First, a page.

Central plays a yearly football game against longtime rival Northeast High School. The traditional Thanksgiving football game began in 1892 and is one of the oldest
public high school football rivalries in the United States.

Central puts a great emphasis on producing not only college graduates and future professionals, but also strong members of the community. It is one of the few public high schools that has a yearly community service requirement that needs to be fulfilled before graduation. 50 hours of community service, recently increased from 45 hours, must be completed and verified by academic personnel before the end of each school year. This program was implemented as an alternative to extending the school day in the early 1990s.

The music department, comprising an orchestra and choir, is world-renowned, having travelled to such locales as Israel, London, Quebec, and Austria. During the summer of 2007, they performed in the city of Budapest, Hungary, at the invitation of its mayor. Central is one of the few schools that give academic credit for participation in the orchestra. It was scheduled to be the first American High School group to travel to China, when the SARS outbreak occurred and caused the trip to be postponed. The department was awarded "Grammy Signature School" status in 2000.

Football Classic

Central High School has held a longtime rivalrywith Northeast High School with the high point being the annual Thanksgiving day football game. In 1947, [http://www.nehs.phila.k12.pa.us/game.html The Wooden Horse] carved from mahogany by Spurgeon Smith, (Northeast, Class of 1948), became the trophy held annually by the winner. The series began in 1892 and as of 2007, the record of wins and loses for Central High School was: W-49, L-45,T-9.

Presidents of Central High School

* Alexander Dallas Bache, LL.D. - 1839-1842
* John Seely Hart, LL.D. - 1842-1858
* Nicholas Harper Maguire, A.M. - 1858-1866
* George Inman Riché, A.M. - 1866-1886 (19th Class)
* Franklin Taylor, M.D. - 1886-1888
* Henry Clark Johnson, A.M., LL.B. - 1888-1893
* Robert Ellis Thompson, A.M., Ph.D., D.D., LL.D., - 1894-1920
* John Louis Haney, A.M., Ph.D., LL.D. - 1920-1943 (100th Class)
* William Hafner Cornog, A.M., L.H.D., Ph.D., - 1943-1955 (146th Class)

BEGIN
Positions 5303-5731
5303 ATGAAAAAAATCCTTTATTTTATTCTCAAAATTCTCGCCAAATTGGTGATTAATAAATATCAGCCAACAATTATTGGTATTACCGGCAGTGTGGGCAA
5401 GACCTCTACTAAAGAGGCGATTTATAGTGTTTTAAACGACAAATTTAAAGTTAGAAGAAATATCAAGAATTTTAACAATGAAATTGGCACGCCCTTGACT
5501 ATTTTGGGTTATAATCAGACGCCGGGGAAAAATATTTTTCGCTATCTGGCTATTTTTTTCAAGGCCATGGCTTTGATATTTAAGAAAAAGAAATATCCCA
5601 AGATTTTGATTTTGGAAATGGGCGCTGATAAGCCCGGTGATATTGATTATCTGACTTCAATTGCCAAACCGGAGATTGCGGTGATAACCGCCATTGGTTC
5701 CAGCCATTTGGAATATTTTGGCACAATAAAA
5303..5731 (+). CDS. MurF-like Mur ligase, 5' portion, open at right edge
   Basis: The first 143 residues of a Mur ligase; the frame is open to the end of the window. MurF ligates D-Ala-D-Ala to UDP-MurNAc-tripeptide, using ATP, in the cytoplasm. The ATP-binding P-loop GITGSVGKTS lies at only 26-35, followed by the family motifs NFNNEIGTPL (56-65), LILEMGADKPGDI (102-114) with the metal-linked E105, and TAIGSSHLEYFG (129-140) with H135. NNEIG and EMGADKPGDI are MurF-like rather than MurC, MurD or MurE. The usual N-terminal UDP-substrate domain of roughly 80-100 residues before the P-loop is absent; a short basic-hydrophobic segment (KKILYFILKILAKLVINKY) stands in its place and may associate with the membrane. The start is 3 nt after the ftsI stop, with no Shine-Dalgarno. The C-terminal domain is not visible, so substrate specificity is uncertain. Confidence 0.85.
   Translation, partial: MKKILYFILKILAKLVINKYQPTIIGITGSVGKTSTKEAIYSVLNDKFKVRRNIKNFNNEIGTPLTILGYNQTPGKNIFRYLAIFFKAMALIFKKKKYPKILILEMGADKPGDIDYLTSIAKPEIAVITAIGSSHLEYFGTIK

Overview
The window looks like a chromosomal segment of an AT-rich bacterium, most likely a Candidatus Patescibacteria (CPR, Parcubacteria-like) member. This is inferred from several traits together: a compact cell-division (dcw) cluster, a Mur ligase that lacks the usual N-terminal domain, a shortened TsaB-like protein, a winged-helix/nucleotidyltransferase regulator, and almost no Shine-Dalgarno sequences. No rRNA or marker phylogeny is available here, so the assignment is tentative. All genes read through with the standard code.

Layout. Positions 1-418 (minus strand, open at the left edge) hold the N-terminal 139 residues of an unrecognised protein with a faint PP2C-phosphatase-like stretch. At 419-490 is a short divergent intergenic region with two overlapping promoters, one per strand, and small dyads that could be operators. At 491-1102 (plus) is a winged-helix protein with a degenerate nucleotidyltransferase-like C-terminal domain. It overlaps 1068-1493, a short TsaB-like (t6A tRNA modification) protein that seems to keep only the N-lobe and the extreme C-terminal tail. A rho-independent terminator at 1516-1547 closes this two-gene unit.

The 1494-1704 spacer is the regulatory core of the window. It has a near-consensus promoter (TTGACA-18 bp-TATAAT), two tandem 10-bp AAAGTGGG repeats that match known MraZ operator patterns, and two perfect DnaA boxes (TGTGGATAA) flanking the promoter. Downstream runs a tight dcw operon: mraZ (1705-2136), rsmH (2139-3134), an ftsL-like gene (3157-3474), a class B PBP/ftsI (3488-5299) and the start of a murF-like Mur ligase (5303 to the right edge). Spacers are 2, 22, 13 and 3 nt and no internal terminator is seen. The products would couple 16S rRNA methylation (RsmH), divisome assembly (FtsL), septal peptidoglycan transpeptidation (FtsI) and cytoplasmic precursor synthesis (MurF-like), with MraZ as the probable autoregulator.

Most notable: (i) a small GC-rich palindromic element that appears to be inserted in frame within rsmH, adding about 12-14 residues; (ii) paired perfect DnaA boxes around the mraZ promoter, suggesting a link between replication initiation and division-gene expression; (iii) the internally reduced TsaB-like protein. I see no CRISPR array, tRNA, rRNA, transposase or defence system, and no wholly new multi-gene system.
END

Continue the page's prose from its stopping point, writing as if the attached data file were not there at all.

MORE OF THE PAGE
* Elmer Field, B.S., M.S., Ed.D. - 1955-1962 (122nd Class)
* William H. Gregory, B.S., Ed.M. - 1962-1969
* Howard Carlisle, B.S., A.M., Ed.D. - 1969-1983 (162nd Class)
* Sheldon S. Pavel, A.B., Ed.M, Ed.D. - 1984-2008

Media coverage

Central has been covered extensively in the media, both news and entertainment wise. As of March 28th, 2007, MTV is in the process of filming an episode of Made (TV series) set at the high school.Central's girls basketball team has also appeared on ESPN's Sportscenter Top 10 plays for their 100 games public league win streak.

Notable alumni

;A
*Elliott Abrams - AccuWeather meteorologist, chief forecaster (223rd Class);B
*James P. Bagian - NASA astronaut, physician (228th Class)
*Albert C. Barnes - art collector, founder of world-renowned Barnes Foundation Art Gallery (92nd Class)
*John C. Bell, Jr. - former Chief Justice of the Supreme Court of Pennsylvania (75th Class)
*Jim Braude - radio commentator and talk show host on WTKK in Boston and NewsNight on New England Cable News
*King Britt - DJ and record producer ;C
*Philip Casnoff - actor (226th Class)
*Cassidy - rapper (dropped out after 9th grade, 259th class)
*Morris I. ("Moose") Charlap - broadway composer (186th Class)
*Noam Chomsky - linguist and political activist (184th Class)
*Mark B. Cohen - Pennsylvania State Legislative Leader (225th Class)
*Frank "Tick" Coleman - educator (156th class)
*Joel Cook - U.S. Congressman, journalist (33rd Class)
*Bill Cosby - comedian and entertainer (left after 10th grade- 204th Class);D
*Samuel Dash - law professor at Georgetown University (178th Class)
*James DePreist - orchestra conductor (202th Class)
*John H. Dialogue - major shipbuilder in Camden, New Jersey (5th class)
*Ignatius L. Donnelly - author, politician, U.S. Congressman (13th class)
*Joseph William Drexel - banker, philanthropist (13th Class) ;E
*Thomas Eakins - painter (38th Class);F
*Chaka Fattah Jr. - entrepreneur, founder of luxury concierge service American Royalty (259th Class)
*Douglas J. Feith - former U.S. Under Secretary of Defense for Policy, a major architect of the 2003 invasion of Iraq (230th Class)
*Norman Fell - actor, best known as Mr. Roper on "Three's Company" (176th Class)
*Samuel Simeon Fels - manufacturer, philanthropist (72nd Class)
*Lee Felsenstein - personal computer pioneer and activist (219th Cass)
*Larry Fine - Larry of the Three Stooges (132nd Class);G
*William Glackens - realist painter, co-founder of the Ashcan School art movement (90th Class)
*W. Wilson Goode, Jr. - Philadelphia City Councilman at Large, son of former mayor W. Wilson Goode